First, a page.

And if it so be that you should labor all your days in crying repentance unto this people, and bring, save it be one soul unto me, how great shall be your joy with him in the kingdom of my Father!
- D&C 18:15
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Monday, August 15, 2016
How you gonna keep on turning?
What an eventful week! I have to say that being a missionary makes
every moment count. I once asked one of my favorite companions what
made him work so hard, to which he said, "I don't want to waste the
Wow. Such power, such honesty. That is a missionary who understands
that this time is sacred and special. He is not the only missionary
that has told me that before. I am glad that I serve around so many
One of the key indicators for my personal success is how much I find
joy in the success of other people. Recently I've been able to keep
close watch over the missionaries serving around me, and they are
doing amazing things with the Lord's time. Feeling the joy of others
inspires me to have my own joy, and believe me I do. There is always
something to be happy about.
For instance, at the beginning of this week, I thought I would melt.
It was so blessed hot outside. We took a bit of time in the afternoon
to get out of the car and walk, and after two hours of work, we got
back into the car, and I realized that all the pass along cards in my
front pocket melted together. I have no idea how I did it on a bike
last year, but I'm glad that I am off of the bike for now.
On Saturday, however, we got caught in one of the most torrential
downpours of my mission. It matched the time when a tropical storm
ripped through Texas in the Fall of last year. It was like watching
sheets of water hit the ground. Quite spectacular. Even though we got
a good soak in, it felt better than getting sweat and dirt mixed
together on my face. It has been raining nonstop for the past two and
a half days. I love it. I feel like one of the kids in Holes, when it
finally rains, except I don't wear orange jumpsuits, or own a shovel,
or am on parole. Other than that, I feel like Holes.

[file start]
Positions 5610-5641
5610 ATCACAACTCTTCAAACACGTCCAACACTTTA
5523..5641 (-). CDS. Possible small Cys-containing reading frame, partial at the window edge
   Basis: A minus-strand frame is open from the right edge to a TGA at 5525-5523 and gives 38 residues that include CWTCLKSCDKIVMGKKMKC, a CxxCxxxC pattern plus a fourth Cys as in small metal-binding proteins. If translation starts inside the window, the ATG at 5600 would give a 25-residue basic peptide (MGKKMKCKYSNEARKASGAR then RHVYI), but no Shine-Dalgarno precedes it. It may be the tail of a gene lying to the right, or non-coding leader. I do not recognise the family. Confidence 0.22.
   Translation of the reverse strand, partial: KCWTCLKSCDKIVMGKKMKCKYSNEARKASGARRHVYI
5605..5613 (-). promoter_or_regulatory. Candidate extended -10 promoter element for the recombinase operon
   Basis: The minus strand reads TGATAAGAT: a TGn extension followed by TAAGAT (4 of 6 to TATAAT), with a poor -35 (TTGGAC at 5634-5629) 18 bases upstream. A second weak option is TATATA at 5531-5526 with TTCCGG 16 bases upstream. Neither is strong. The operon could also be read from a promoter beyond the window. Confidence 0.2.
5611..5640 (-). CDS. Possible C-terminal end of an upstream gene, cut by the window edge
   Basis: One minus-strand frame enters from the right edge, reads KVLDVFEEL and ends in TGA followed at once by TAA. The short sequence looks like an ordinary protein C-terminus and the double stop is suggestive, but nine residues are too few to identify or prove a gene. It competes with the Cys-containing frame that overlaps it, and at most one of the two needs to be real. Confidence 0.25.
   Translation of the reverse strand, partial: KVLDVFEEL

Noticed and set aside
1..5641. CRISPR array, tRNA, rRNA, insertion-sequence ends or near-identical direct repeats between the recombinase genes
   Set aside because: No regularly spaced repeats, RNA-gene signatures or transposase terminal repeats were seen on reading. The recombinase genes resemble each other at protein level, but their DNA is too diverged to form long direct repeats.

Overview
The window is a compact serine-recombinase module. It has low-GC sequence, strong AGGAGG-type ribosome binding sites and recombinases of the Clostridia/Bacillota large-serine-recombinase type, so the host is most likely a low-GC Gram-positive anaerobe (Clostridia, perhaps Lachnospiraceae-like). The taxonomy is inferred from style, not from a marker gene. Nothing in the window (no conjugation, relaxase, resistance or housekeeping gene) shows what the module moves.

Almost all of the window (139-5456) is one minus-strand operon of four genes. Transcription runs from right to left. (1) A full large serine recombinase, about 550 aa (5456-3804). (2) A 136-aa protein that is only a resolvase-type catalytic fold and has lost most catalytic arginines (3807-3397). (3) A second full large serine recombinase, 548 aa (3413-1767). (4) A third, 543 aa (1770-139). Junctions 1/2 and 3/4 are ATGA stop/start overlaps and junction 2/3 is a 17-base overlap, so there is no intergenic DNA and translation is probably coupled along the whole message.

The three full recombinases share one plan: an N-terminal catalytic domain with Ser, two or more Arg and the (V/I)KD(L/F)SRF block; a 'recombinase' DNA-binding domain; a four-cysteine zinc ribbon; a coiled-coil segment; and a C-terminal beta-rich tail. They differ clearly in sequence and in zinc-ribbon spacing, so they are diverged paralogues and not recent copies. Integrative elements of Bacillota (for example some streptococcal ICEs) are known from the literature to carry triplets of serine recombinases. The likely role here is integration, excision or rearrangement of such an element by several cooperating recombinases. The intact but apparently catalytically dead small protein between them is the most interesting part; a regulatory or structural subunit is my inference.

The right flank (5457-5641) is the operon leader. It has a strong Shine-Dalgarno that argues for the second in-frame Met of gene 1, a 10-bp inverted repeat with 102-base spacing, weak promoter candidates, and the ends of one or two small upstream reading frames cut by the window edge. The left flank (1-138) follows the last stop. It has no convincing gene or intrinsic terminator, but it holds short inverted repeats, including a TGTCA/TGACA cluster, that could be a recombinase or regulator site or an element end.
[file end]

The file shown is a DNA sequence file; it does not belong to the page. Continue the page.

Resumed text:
we received two self referrals this week. One of them was for a
Nigerian Lady, E I, and a recent UT grad, M.
Eallows us to call her Maria. Thank you so much, Maria.
Maria is actually a member of the church who has moved into the Ward
for next few months or so. She wanted to know where the local church
was. We were glad to tell her and then get to know the family she is
staying with. Maria has been a temple worker in Aba Nigeria for the
past 11 years. She is a very faithful woman. We asked her sister and
brother in-law if we could teach them, and they said, "of course!"
Maria and her sister came to church this Sunday and loved it. They
said that they could hardly understand anyone's English accents, but
they still felt the spirit. That's what is is all about. So glad to
M. Referred himself after a great time of thought. He says that
he has been drawn to the church throughout his life, but has never met
with the missionaries. He's been reading the Book of Mormon on his own
and loved all three ours of church. He came in a sport coat and white
shirt with dress pants. He fit right in! M is a great man and I
hope that he accepts the invitation to be baptized soon.
This week I ate in a home that my brother ate at many times before.
When he was serving his mission in Texas, he would go to the Mitchells
from time to time and have dinner with their family. Now here I was,
looking at the same wallpaper, probably the same table, talking to the
same family that I have grown to love serving in my own Ward. It was
such an out of body experience to think, "My brother was here 10 years
ago. He sat in this room. He talked to these people." It would be even
wilder of an experience if half of the Stony Point Ward didn't already
know my other Brother.
Things are going great out in Round Rock. I officially cover three
townships though, due to the amount of wards we cover. Yesterday I was
in Pflugerville sacrament meeting, drove to Round Rock, and then
finished the night in Georgetown municipality. For being in three
fairly densely populated wards, it's a fun thought.
I want to finish my email by sharing one of my favorite stories about
the early church.
When the 23-year-old Heber J. Grant was instaled as president
of the Tooele Stake, he told the Saints he believed the
gospel was true. President Joseph F. Smith, a counselor in
the First Presidency, inquired, "Heber, you said you believe the
gospel with al your heart, … but you did not bear your
testimony that you know it is true. Don't you know absolutely
that this gospel is true?" Heber answered, "I do not." Joseph
F. Smith then turned to John Taylor, the President of the
Church, and said, "I am in favor of undoing this afternoon
what we did this morning. I do not think any man should
preside over a stake who has not a perfect and abiding
knowledge of the divinity of this work." President Taylor
replied, "Joseph, Joseph, Joseph, [Heber] knows it just as well as
you do. The only thing that he does not know is that he
does know it." Within a few weeks that testimony was realized,
and young Heber J. Grant shed tears of gratitude for the
perfect, abiding, and absolute testimony that came into his
It is a grand thing to know—and to know that you know and
that the light has not been borrowed from another.
Elder Richard Hall
1. Elder Nebeker and I. He was one of my four trainers, and an
2. Toe Juice. The most amazing thing on earth